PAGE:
The size of your house says little about you; the reasons for the size are another matter. (Assuming you chose the size, instead of having it dictated from economic circumstances, of course.) Some people like cozy dwellings; some people want room and land, spreadin’ out so far and wide; others want to be stacked in a hive with a commanding view. And so on. Wanting distance from others doesn’t make you anti-social, any more than wanting to live in a small flat in a large building makes you gregarious. It’s all part of who you are and how you want to be seen, with the mixture of the two depending, again, on the individual.

So. When a guy decides to live in a Dumpster, you can make some assumptions: he has freed himself from the tyranny of possessions, has an instinctive need for the close quarters of an animal’s den, and has no problem voiding his bladder and bowels in a bucket. The professor in this story lives in a rehabbed Dumpste. He has an office with running water and plumbing, so it’s not as much of a sacrifice as you might expect.

Why he does it at all doesn’t interest me in the least. He doesn’t have to. He wants to. If he was doing it to space-shame people in the Tiny House movement, it would be amusing; no matter how pure your objectives, there’s always someone purer to accuse you of being a sell-out. It would be funny if he took issue with the Tiny House people for clinging to bourgeoise notions of individual space and unsustainable materials; those houses must be made from things, after all, and Dumpsters already exist, just waiting to be reclaimed. (And, you assume, power-washed.) But it’s a project to raise awareness about sustainability. College students assist him with his Research.

It’s the subhead of the Atlantic article that irked:

One professor left his home for a 36-square-foot open-air box, and he is happier for it. How much does a person really need?

The question of how much space do we really need suggests there is a standard, a one-size-fits-all answer, and that finding out how much “we” need will cause us to change the way we think about housing. It’s a question better asked of enormous houses built as showplaces for one’s monetary accomplishments, or to house a huge brood, but even then it’s none of your business. (I’ll leave aside such things as mortgage deductions, because some people believe that a tax deduction = a direct transfer payment from the government, and that the public coffers are lessened because you have been taxed at a lower rate. This is the line of thinking that says it’s not your money in the first place, but that’s another matter.) Obviously many houses are bigger than people need. So? I don’t need a dog. I don’t need a child. No one needs a TV or a washing machine.

The last person to tell anyone how much space they need is the person who sleeps in a metal box previously used to store garbage between weekly pickups. But:

For Professor Dumpster, the undertaking is at once grand and diminutive, selfless and introspective, silly and gravely important, even dark. “We bring everything into the home these days,” Wilson said. “You don’t really need to leave the home for anything, even grocery shopping, anymore. What’s interesting about this is it’s really testing the limits of what you need in a home.”

This is incoherent. “We bring everything into the home these days.” Except for the things we don’t. And even if we bring things into the home . . . so? “You don’t really need to leave the home for anything, even grocery shopping, anymore.” Again with the need. If there’s enough scolds telling you what you don’t need, what you actually want becomes an anti-social act, I suppose. And yes, I want to leave the home for grocery shopping sometimes, because the act of wandering around the store, assembling what you need for the evening meal, seeing what’s new, seeing other people, talking to the clerk - it’s called “getting out of the house,” and when your house is three square yards I would think that would be appealing. “What’s interesting about this is it’s really testing the limits of what you need in a home.”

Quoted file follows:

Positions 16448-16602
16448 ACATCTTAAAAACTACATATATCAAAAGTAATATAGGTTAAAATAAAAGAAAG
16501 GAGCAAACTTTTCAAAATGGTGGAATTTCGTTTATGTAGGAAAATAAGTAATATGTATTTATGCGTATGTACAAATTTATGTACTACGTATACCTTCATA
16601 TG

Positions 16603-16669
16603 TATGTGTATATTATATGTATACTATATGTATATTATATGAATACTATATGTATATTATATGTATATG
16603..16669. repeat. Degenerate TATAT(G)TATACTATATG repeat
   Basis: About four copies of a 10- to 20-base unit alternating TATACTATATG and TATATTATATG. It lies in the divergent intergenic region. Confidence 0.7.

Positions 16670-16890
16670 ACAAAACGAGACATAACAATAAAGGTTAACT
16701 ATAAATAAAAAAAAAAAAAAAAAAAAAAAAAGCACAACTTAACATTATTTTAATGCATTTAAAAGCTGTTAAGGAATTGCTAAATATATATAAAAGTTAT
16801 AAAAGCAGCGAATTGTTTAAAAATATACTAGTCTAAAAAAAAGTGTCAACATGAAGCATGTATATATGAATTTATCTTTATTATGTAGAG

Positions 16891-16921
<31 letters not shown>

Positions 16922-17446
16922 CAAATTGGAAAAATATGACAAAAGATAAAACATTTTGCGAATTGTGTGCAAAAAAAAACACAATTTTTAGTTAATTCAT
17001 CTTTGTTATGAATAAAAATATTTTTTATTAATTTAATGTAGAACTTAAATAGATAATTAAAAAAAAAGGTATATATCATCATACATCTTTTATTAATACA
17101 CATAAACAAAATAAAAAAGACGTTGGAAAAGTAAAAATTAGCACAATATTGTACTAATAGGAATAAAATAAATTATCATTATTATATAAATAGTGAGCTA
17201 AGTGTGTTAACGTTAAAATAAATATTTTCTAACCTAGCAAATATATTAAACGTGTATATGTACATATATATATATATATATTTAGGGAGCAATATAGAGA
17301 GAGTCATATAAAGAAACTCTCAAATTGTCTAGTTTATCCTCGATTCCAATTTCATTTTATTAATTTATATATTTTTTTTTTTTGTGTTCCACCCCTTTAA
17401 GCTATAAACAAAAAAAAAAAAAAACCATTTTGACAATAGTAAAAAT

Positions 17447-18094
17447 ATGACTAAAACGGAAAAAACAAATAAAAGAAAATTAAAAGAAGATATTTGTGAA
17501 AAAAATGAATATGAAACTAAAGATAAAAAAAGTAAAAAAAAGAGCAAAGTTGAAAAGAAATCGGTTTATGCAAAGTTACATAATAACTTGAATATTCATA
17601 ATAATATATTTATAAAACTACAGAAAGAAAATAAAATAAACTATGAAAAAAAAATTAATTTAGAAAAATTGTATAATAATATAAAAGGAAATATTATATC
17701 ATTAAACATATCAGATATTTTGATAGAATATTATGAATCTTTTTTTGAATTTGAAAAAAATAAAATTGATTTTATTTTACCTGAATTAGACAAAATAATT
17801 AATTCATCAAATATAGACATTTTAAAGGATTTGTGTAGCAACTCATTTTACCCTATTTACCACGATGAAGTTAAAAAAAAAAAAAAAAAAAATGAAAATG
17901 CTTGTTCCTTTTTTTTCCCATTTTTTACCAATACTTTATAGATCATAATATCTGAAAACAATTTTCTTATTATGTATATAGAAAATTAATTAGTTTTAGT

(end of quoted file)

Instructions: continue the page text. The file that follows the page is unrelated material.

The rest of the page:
Because the basics are a complete surprise to most people. Turns out a floor, walls, a roof, some water, and a little electricity for luxurie - that’s it! That’s all you need. And a baby monkey only really needs a felt-covered wire model of a mother with milk coming out of a hole.

“The big hypothesis we’re trying to test here is, can you have a pretty darn good life on much, much less?” He paused. “This is obviously an outlier experiment. But so far, I have, I’d say. A better life than I had before.”
Again: if he’s happy, I’m happy. But he sounds as if he has a pretty darn good life because he has tenure, a job, a calling, and a social circle; take all that away and I imagine that living in a steel box is insufficient to make one’s life better. But if it’s better for him than I wish him luck, and hope we leave it at that.

But they aren’t leaving it at that.

“What does home look like in a world of 10 billion people?” the project’s site implores, referring to the projected 40 percent increase in the human population by the end of the century. “How do we equip current and future generations with the tools they need for sustainable living practices?”

Unfortunately the site does not answer those questions in concrete terms. But with only 39 percent of Americans identifying as “believers” in global warming, just raising questions and promoting consciousness of sustainability might be a lofty enough aspiration.

Holy irrelevant whiplash, Batman. First of all, if they’re doing this project because of global warming, perhaps a future of putting people into metal crates isn’t the obvious solution it might appear.

Second: the next few billion don’t want to live in a Dumpster. They want to live in a nice place in a safe neighborhood that doesn’t have an estuary of offal flowing out the front door. There might be lessons gained by turning a Dumpster into a multi-level solar-powered dwelling (that’s the plan, according to the article; apparently the Dumpster is not enough, and he needs more) but unless the problem facing the slums of Brazil is an excess of steel containers in need of retrofitting, it seems you’d be better off designing something useful. Like inexpensive pre-fab modular housing with enough variations so people feel as though their dwelling has some individuality.